Particularly on the eve of the first presidential elections since 1996, it sounds naïve to believe that Russia will not try drawing support from this widespread dissatisfaction. Moreover, these domestic troubles of the “right bank” can additionally serve as convenient excuse for both Moscow and Tiraspol to avoid pro-active engagement in the 5+2 talks over Transnistria or to raise the stakes. Yet, this current Moldovan self-absorption will at the same time trigger the question to which extent the Transnistrian conflict still remains on the political agenda of the country. Indeed, the seemingly low prioritization on creating a shared vision of how a possible power-sharing agreement could look like can no longer be concealed in the midst of these domestic upheavals. The EU must, therefore, continue to address rule of law issues in Moldova and engage in the fight against corruption in order to keep Transnistria on the agenda and to tackle root causes of instability in a long-term perspective.

Transnistria in troubles

However, the “left bank” is far from doing better, in particular in the economic field. The tremendous pre-2009 economic growth rates of up to 10 percent per annum[5] are definitely gone. Grinding poverty and a bleak economic outlook have also led to a brain drain of younger people to Russia, turning Transnistria into a “republic of pensioners and children”.[6] Dependent on remittances and facing a huge gas debt of about 4 bln USD to Gazprom, the Shevchuk regime was arguably ‘encouraged’ by Moscow to make some concessions to the EU. Since the EU-granted Autonomous Trade Preferences (ATP) for Transnistria were set to expire on 1st of January 2016, the Transnistrian authorities found themselves under increasing pressure to act.

Since the EU-granted Autonomous Trade Preferences (ATP) for Transnistria were set to expire on 1st of January 2016, the Transnistrian authorities found themselves under increasing pressure to act.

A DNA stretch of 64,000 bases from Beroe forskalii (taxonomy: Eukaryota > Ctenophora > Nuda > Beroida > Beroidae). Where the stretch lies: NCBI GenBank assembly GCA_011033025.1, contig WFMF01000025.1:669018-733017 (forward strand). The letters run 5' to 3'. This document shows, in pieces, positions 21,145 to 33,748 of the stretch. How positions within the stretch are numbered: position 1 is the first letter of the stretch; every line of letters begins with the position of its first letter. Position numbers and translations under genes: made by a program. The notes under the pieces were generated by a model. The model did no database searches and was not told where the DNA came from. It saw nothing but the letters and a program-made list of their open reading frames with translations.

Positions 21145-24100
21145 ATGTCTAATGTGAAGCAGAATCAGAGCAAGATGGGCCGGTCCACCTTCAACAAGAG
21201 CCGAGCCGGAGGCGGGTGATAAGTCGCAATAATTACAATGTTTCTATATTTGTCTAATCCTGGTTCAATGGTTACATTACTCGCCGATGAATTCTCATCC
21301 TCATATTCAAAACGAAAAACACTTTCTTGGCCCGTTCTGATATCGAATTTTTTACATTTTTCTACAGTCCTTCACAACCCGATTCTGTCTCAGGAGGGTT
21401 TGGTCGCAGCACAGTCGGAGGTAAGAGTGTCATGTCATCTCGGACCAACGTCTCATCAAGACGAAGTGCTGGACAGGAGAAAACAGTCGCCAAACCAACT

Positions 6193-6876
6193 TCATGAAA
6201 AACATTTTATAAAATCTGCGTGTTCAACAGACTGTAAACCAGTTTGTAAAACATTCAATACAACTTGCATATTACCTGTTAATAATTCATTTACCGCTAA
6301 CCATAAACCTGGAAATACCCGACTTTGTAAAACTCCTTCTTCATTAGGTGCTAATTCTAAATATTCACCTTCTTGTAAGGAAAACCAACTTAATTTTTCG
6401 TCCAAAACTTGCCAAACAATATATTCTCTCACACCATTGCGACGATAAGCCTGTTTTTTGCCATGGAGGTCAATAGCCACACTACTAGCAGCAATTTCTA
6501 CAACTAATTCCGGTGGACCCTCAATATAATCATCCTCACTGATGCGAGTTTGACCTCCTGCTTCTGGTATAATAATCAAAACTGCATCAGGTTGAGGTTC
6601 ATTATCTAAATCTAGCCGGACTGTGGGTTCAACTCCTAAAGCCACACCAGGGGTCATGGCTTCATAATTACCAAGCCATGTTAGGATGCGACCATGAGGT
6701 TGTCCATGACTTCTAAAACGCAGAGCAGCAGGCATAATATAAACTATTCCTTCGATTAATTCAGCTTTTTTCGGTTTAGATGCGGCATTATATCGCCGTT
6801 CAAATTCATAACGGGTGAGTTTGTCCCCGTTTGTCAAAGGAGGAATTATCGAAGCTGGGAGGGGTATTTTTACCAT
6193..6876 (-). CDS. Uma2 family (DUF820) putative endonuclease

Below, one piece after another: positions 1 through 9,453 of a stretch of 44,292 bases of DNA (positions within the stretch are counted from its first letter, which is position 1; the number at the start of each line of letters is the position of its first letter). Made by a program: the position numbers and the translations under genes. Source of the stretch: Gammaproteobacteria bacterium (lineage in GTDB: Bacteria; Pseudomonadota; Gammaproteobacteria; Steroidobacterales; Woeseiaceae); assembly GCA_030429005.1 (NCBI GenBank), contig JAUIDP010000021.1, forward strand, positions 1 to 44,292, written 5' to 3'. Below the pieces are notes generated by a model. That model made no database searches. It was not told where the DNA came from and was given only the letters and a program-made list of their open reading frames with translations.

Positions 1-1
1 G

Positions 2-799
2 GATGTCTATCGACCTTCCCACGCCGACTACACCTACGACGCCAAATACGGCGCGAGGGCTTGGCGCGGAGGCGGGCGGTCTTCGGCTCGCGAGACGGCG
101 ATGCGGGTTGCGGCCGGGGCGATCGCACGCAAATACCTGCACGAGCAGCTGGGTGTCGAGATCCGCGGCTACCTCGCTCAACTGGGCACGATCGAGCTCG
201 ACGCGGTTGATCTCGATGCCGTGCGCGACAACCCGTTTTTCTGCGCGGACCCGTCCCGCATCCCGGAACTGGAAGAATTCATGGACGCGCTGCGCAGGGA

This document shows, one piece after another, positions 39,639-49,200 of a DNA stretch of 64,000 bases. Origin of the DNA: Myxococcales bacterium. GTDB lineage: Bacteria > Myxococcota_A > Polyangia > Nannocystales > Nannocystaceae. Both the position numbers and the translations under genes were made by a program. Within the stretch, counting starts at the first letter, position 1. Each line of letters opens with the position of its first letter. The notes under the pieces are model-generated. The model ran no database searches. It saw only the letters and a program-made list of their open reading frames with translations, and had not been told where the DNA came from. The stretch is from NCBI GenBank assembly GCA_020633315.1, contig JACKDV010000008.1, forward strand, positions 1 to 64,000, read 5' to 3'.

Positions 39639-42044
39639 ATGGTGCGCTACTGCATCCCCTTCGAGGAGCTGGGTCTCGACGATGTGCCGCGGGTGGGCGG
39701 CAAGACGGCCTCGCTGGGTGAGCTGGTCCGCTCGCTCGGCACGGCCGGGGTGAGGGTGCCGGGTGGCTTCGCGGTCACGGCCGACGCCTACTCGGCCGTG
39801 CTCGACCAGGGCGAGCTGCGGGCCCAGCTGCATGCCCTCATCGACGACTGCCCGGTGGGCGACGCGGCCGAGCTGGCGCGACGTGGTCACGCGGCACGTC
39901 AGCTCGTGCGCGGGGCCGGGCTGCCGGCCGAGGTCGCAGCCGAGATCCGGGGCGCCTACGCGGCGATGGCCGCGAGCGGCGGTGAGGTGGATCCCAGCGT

With about 30 to 40 percent of its exports destined for the EU, the removal of ATP would have amounted to an existential threat for the left bank. Therefore, Tiraspol was essentially compelled to grant certain concessions to the EU such as the standardization of the customs tariffs with Moldova or the gradual lifting of import duties in a deal reached with Chisinau in late 2015.[7] Only this informal agreement enabled the EU-Moldova association council to extend, in exchange for those concessions, the Deep and Comprehensive Free Trade Agreement (DCFTA) over the whole territory of Moldova, encompassing Transnistria as well. Despite the EU’s failure to find the suitable tools to monitor and review the implementation of these concessions, it must be ensured that this pathway of engaging with Transnistria continues. The dependency of Tiraspol on the EU as a major export area allows Brussels to treat Transnistria not as a geopolitical, but rather as a technical issue in which the EU can help by delivering what it does best: Focusing on removing trade barriers, introducing WTO standards and, in the long run, providing a positive transformation scenario, even in Transnistria.

Potential fallout: The crisis over Ukraine

Any further destabilization in adjacent Transnistria will affect conflict-ridden Ukraine as well.

Ukraine has always had a special position in this quagmire. Not only is it Moldova’s largest neighbor, but about 100,000 of Transnistrians inhabitants hold Ukrainian passports.[8] This allows them to look for jobs in Ukraine and indeed, the country has become a major recipient of Transnistrian migrant workers. Yet, at the same time, this linkage makes Ukraine potentially vulnerable. Any further destabilization in adjacent Transnistria will affect conflict-ridden Ukraine as well. Kiev is, hence, also member of the 5+2 negotiation format and has already sponsored settlement proposals such as the ‘Yushchenko plan’ in 2005. Since the beginning of the 1990s, Ukraine sought to pursue a cautious position, wary of balancing relations with both the West and Russia. This rather neutral stance was also necessary for the Russian 14th army in Transnistria, which could not have been supplied in any way other than through Ukrainian territory with the Ukrainian government’s consent.[9] After the Euromaidan and with the ongoing war in Donbas, this precarious balance, however, collapsed. For a long time, observers even feared a Russian-led stirring-up of sentiments in the Odessa region and the subsequent opening of a second front in Transnistria with Russian military advances into South and Southeastern regions of Ukraine. Had this been the Moscow-planned scenario, it has clearly failed.

The ongoing war in Donbas will also have a share in deciding the fate of Transnistria.